Review: Maisie’s Scrapbook by Samuel Narh

Maisie's Scrapbook by Samuel Narh

Maisie’s Scrapbook by Samuel Narh, illustrated by Jo Loring-Fisher (9781911373575)

Maisie is sad that she can’t play with the bull by the fence. After all, her father tells her tall tales about little girls who are heroes. As the seasons change, Maisie has characteristics that are similar to each season. She is as “relentless as spring rain.” In the summer, she sees turtles in the stars with her father and she is as bright as a summer day. Fall comes and Maisie is scared of the bull  in the field. Her parents love her in similar ways, making her food and spending time with her. She imagines that the rocking chair is a bull she can ride. In the winter, her parents play music together and Maisie is as pure as snow.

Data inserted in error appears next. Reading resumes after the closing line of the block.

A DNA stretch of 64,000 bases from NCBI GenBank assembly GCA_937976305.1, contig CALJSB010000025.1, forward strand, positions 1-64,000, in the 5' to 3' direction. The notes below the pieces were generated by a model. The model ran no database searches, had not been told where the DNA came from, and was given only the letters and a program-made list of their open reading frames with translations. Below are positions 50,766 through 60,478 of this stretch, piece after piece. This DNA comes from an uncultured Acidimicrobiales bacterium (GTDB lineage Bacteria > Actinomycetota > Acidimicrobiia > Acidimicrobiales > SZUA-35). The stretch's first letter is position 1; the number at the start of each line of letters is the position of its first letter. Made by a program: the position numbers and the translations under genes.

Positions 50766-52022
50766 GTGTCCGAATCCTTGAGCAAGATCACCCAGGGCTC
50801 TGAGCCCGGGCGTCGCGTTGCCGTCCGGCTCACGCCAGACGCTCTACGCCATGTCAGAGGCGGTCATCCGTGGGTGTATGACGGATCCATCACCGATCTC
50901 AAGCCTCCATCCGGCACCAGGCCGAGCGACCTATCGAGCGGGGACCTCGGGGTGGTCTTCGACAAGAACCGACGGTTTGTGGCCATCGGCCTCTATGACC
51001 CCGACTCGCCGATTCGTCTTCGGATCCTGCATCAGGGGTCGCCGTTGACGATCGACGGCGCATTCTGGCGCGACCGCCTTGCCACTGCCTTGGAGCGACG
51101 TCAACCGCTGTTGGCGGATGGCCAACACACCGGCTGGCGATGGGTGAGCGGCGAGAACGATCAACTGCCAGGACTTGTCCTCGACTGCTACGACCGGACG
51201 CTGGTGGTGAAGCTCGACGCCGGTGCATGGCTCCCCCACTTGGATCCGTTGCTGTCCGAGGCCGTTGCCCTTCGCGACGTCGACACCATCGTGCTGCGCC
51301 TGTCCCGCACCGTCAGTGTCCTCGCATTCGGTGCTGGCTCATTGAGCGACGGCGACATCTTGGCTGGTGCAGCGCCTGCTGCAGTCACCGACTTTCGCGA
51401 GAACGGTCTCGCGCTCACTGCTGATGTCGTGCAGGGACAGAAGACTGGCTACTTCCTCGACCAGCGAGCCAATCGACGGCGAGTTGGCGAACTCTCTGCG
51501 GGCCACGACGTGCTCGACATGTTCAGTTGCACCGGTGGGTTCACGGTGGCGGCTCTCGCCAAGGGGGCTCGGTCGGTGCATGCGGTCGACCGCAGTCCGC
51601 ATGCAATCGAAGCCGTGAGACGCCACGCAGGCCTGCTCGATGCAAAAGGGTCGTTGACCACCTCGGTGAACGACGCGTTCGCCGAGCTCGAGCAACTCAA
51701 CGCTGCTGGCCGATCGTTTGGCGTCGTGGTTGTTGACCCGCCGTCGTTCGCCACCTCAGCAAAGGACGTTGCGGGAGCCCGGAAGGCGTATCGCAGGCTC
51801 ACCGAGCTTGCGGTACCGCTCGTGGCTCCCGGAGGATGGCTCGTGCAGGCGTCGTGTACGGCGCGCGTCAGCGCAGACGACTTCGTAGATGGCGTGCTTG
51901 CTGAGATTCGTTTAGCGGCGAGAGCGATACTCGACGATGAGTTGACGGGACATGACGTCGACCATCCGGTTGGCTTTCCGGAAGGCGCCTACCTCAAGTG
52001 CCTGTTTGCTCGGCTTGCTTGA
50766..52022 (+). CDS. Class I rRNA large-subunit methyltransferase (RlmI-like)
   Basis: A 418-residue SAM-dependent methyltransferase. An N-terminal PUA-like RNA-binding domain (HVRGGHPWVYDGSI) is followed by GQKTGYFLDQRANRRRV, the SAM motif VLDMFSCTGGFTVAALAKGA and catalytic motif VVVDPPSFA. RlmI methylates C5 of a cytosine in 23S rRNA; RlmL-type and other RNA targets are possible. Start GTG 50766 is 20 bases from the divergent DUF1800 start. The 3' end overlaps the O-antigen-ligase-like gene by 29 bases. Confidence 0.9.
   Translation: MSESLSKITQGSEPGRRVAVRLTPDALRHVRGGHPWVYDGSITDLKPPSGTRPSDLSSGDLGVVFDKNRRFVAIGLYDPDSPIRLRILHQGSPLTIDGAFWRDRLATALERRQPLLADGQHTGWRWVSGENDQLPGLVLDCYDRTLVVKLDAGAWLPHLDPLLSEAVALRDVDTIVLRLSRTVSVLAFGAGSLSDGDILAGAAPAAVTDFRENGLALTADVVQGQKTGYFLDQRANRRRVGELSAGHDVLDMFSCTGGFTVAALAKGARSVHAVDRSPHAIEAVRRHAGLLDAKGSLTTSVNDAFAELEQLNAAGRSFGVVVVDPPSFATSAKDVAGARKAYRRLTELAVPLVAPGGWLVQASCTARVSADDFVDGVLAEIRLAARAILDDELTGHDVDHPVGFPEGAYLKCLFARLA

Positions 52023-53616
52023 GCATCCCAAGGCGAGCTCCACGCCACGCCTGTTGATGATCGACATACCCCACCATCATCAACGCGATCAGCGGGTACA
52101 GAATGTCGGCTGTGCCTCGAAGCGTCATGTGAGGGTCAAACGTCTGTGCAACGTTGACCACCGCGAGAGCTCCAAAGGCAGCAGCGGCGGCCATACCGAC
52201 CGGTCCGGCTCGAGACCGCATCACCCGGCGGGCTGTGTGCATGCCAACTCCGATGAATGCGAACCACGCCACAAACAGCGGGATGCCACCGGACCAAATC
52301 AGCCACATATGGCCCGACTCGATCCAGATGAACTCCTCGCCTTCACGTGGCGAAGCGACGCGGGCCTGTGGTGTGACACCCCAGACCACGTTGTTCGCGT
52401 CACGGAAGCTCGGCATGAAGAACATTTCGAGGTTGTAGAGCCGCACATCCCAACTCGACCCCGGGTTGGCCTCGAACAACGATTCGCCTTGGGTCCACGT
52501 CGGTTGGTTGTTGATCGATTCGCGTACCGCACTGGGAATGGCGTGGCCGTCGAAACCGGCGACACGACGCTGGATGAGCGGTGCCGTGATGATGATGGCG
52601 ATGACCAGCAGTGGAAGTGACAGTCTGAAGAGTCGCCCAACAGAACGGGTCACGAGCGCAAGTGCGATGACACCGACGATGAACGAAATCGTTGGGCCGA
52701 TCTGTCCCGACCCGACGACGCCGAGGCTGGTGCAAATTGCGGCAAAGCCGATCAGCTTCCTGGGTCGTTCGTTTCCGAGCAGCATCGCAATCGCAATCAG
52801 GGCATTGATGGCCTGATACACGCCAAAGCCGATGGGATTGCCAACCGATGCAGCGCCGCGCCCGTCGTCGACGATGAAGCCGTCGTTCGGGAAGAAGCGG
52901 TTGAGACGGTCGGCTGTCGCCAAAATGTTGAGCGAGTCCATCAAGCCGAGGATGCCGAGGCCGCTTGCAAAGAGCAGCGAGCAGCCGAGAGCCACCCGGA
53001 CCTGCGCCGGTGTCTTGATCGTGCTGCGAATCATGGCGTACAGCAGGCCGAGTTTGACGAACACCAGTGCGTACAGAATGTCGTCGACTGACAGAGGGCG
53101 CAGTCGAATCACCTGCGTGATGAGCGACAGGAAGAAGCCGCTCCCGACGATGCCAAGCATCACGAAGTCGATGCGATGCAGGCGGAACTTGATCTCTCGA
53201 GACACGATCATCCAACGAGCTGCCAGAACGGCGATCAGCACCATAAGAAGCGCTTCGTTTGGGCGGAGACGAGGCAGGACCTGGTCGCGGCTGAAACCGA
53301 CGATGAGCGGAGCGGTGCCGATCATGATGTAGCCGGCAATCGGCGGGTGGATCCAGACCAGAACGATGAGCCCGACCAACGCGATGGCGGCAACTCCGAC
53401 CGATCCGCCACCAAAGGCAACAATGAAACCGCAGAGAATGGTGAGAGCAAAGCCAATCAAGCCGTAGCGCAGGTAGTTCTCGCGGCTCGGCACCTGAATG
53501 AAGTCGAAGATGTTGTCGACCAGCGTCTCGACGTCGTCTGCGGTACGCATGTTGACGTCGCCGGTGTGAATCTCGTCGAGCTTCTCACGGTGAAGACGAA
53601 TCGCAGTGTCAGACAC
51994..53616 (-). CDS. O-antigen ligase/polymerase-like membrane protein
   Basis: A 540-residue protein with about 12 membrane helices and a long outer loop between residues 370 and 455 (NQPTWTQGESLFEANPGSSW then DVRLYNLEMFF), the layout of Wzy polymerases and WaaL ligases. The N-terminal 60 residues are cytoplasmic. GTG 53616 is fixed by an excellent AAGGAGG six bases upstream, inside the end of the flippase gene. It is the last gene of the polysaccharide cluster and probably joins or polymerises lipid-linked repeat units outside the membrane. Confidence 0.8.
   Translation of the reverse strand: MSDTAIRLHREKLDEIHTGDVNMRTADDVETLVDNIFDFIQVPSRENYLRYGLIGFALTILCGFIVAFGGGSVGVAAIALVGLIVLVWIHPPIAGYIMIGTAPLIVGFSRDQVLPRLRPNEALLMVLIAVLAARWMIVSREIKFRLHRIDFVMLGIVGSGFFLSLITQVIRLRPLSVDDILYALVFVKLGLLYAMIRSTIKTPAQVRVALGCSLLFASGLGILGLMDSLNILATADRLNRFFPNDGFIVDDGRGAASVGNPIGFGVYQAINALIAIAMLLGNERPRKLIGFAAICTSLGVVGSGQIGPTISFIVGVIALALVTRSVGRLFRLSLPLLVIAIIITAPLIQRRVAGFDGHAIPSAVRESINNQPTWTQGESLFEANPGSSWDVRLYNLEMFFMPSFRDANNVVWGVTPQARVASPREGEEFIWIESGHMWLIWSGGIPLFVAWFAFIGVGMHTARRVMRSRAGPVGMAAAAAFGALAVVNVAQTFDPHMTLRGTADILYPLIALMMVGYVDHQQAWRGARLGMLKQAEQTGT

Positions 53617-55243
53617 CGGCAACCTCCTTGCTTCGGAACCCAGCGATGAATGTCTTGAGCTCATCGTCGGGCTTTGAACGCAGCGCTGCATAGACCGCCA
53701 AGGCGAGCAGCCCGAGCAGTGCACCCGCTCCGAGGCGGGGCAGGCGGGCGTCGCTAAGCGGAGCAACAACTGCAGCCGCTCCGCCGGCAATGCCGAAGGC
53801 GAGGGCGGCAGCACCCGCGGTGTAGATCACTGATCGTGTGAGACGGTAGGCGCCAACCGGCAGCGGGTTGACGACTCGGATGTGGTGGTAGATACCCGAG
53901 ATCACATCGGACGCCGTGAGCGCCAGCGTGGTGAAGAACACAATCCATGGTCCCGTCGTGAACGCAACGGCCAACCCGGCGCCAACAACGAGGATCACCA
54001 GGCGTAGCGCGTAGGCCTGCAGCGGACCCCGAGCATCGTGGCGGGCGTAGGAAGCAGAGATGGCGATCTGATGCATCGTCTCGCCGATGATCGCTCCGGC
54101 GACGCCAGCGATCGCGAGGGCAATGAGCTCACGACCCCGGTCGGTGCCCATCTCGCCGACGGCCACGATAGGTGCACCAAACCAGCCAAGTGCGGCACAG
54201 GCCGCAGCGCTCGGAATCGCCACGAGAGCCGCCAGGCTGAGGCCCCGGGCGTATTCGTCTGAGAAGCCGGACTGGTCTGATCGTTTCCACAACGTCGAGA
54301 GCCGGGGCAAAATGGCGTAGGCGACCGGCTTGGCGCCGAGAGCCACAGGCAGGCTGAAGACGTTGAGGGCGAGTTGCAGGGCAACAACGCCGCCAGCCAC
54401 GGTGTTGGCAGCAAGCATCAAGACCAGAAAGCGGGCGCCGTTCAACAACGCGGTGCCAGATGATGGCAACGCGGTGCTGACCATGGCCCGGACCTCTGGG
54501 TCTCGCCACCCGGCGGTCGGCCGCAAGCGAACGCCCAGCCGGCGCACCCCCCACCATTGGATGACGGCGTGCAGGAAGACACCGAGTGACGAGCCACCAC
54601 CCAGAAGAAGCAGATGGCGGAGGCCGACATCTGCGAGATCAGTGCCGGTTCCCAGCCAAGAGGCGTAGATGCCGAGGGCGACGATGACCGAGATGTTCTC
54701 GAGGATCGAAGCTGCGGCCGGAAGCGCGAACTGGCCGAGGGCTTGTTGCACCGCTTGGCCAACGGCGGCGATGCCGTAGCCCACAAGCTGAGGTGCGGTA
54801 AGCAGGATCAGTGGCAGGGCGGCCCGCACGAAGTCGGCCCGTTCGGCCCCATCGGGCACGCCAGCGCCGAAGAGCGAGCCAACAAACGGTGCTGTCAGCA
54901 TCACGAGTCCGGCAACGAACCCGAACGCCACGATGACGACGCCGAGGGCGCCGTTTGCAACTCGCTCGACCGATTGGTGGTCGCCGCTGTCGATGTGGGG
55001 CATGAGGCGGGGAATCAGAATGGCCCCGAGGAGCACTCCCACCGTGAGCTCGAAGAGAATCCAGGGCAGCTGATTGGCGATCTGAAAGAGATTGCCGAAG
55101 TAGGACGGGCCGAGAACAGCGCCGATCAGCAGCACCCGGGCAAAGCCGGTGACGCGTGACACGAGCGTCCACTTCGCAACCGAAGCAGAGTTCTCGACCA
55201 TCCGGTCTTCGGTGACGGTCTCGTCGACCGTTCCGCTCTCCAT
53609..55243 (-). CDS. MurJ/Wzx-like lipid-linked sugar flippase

While the book follows the arc of the seasons, this picture book is less about seasons or a firm storyline and more about one little girl growing up beloved by her parents who come from different backgrounds and are of different races. The book highlights both the ways her parents are different from one another and the ways that they are the same. Love and food are very much the same while skills and languages are different. It’s a rich and personal look at a family.

The illustrations by Loring-Fisher are done in mixed media and have a feeling of collage combined with the softness of watercolors. The illustrations show the tales the Maisie’s father tells in all of the seasons, looking together into the sky to see the clouds and stars that paint the stories. From wide landscapes to intimate family scenes, this picture book invites readers to explore.

Warm, diverse and full of love, this picture book tells one little girl’s story. Appropriate for ages 2-4.

Reviewed from e-galley provided by Lantana Publishing.